From top tips to the golden rules of reporting, here is our A-Z guide to journalism.

A is for accuracy – Informing the public is one of the most important tasks for journalists, so it’s vital articles are completely accurate. Always check for spelling errors and factual inconsistencies!

B is for byline – Whether you’ve just started out or you’ve been in the industry for years, the buzz of seeing your name in a byline never goes away.

C is for CV & cover letter – A great CV and cover letter should make you stand out to recruiters, showcasing your experience in a clear and concise way. Only include skills and experience relevant to the job you are applying for! Read these guides on creating the perfect CV and writing a brilliant cover letter.

D is for diversity – It is so important newsrooms become more reflective of the communities they serve. From mentoring schemes to diversity funds, there are so many things we can do to further diversify the media.

E is for ethics – A commitment to good journalism ethics builds public trust and ensures you report in a balanced and fair way.

F is for freelance – Freelancing is a great way to build contacts and expand your portfolio, and there are plenty of publications to choose from which accept pitches on a range of topics.

G is for grad schemes – Graduate schemes provide a brilliant first step into the industry. You will learn on the job and you could make valuable contacts that will last for the rest of your career.

H is for human interest – A human-interest story is one which highlights the experience of an individual person rather than an organisation or government. Journalism is not always about hard-hitting political exposés – the best stories can be ones which are relatable, emotional or funny.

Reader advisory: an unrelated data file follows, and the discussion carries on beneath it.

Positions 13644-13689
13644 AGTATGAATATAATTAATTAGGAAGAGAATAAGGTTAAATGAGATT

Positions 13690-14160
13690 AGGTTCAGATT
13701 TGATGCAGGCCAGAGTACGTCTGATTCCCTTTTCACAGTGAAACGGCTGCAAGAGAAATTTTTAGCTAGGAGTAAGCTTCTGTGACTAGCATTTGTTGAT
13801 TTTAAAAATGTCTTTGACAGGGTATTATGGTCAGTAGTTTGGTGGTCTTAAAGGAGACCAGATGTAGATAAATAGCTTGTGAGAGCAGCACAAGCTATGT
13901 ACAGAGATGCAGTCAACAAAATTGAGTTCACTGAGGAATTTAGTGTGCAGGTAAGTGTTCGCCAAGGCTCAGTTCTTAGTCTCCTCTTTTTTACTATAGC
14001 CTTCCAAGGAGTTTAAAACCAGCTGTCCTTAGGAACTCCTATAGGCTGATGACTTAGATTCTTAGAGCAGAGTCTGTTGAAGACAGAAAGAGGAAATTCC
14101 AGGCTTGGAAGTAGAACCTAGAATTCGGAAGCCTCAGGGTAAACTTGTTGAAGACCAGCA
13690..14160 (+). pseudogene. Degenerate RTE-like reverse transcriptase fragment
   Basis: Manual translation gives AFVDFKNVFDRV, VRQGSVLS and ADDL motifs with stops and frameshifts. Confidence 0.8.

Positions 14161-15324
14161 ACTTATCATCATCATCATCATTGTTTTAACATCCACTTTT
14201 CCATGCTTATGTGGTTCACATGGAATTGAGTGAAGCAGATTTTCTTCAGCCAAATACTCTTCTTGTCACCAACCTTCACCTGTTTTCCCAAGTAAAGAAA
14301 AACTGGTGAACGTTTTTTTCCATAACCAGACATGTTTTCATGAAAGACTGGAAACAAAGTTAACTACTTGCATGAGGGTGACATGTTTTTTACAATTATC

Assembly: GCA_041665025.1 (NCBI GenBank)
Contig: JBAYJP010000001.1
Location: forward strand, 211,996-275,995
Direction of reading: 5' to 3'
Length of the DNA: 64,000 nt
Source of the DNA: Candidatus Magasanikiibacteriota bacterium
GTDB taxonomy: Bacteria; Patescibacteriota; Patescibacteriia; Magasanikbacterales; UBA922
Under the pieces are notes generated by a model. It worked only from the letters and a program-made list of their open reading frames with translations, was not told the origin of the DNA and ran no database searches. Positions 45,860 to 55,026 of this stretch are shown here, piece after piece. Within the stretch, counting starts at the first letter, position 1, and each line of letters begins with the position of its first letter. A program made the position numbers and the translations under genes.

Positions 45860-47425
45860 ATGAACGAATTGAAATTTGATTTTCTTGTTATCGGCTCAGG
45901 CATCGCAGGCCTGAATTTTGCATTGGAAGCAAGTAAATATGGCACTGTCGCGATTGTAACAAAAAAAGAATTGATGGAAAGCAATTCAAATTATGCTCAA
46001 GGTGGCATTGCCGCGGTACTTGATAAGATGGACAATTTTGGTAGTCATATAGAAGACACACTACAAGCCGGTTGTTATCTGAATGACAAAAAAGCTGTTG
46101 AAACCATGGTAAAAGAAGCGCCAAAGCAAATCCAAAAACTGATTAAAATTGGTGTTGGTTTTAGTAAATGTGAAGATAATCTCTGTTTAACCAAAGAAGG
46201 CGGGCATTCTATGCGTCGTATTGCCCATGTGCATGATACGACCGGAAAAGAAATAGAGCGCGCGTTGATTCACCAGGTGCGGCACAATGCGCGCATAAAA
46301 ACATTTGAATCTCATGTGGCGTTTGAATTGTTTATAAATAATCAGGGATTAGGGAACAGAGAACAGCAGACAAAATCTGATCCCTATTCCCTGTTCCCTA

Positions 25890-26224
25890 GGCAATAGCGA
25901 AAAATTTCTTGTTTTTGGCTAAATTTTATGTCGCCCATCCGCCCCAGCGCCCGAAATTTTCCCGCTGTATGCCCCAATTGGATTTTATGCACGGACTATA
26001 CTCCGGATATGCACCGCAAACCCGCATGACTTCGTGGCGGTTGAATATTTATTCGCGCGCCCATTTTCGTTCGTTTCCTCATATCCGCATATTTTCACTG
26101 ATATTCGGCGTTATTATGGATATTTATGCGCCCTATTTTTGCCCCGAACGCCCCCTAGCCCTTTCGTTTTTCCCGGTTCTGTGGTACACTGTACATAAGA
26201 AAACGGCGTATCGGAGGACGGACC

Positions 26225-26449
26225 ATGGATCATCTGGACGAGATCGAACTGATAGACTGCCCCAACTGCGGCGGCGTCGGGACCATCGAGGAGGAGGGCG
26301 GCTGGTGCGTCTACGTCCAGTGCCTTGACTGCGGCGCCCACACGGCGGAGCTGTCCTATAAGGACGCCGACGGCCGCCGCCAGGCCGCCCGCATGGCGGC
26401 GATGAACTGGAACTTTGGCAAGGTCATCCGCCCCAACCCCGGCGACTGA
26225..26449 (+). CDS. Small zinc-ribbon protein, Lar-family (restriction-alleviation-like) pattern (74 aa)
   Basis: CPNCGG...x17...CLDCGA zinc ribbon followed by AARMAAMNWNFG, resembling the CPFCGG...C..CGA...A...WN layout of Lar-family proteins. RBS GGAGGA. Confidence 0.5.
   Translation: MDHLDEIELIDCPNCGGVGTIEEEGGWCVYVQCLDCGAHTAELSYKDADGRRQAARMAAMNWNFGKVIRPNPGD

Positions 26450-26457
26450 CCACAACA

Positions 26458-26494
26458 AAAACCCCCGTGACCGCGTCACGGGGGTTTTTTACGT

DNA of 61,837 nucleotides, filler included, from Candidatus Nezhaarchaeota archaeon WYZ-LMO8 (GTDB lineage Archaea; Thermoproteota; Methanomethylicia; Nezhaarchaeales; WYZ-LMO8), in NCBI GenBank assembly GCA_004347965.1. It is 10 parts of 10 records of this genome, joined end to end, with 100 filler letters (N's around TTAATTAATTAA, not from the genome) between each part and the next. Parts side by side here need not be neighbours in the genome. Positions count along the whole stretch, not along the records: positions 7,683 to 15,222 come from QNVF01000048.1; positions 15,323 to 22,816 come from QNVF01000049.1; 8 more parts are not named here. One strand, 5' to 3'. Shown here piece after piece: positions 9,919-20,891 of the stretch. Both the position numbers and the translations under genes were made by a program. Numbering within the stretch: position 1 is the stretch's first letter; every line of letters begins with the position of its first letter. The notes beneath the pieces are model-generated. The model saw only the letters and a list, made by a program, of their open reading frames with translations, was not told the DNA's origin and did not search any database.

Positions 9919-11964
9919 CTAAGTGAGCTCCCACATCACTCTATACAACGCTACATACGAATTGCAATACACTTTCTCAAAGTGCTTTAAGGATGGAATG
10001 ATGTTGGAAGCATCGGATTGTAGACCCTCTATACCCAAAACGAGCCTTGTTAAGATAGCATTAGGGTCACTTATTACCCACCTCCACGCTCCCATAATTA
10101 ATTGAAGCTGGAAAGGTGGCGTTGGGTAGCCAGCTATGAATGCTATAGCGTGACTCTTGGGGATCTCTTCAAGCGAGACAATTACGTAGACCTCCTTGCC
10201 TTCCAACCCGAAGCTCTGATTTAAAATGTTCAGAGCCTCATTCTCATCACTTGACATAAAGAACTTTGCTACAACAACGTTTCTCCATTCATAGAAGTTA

I is for interviews – The art of successful interviewing is a key skill for up-and-coming journalists, as it is how you can access exclusive information and get a one-to-one insight into the person you are covering.

J is for Journo Resources – Journo Resources is a great place for aspiring journalists to find opportunities – they send a newsletter with dozens of journalism jobs every week, as well as publishing lots of advice and guidance on their website. Read about how News Associates works with Journo Resources here. 

K is for know your patch – Whether you cover local news or focus on a speciality such as health, politics or sport, you need to know your stuff so you can ask the questions that need answering.

L is for law – To be a journalist, you need to have a strong knowledge of media law. You want to avoid getting sued but also know how to use the law to your advantage.

M is for mojo – Mojo is short for mobile journalism – to be a contemporary journalist, everything you need is in your pocket! There are loads of apps and gadgets which can help you create innovative mobile content.

N is for NCTJ – NCTJ accreditation is widely viewed in the industry as the benchmark of excellence for journalists. If you have an NCTJ, employers will put your application at the top of the pile! To find out more about what the NCTJ is and why it is so important for aspiring journalists, read our blog post here.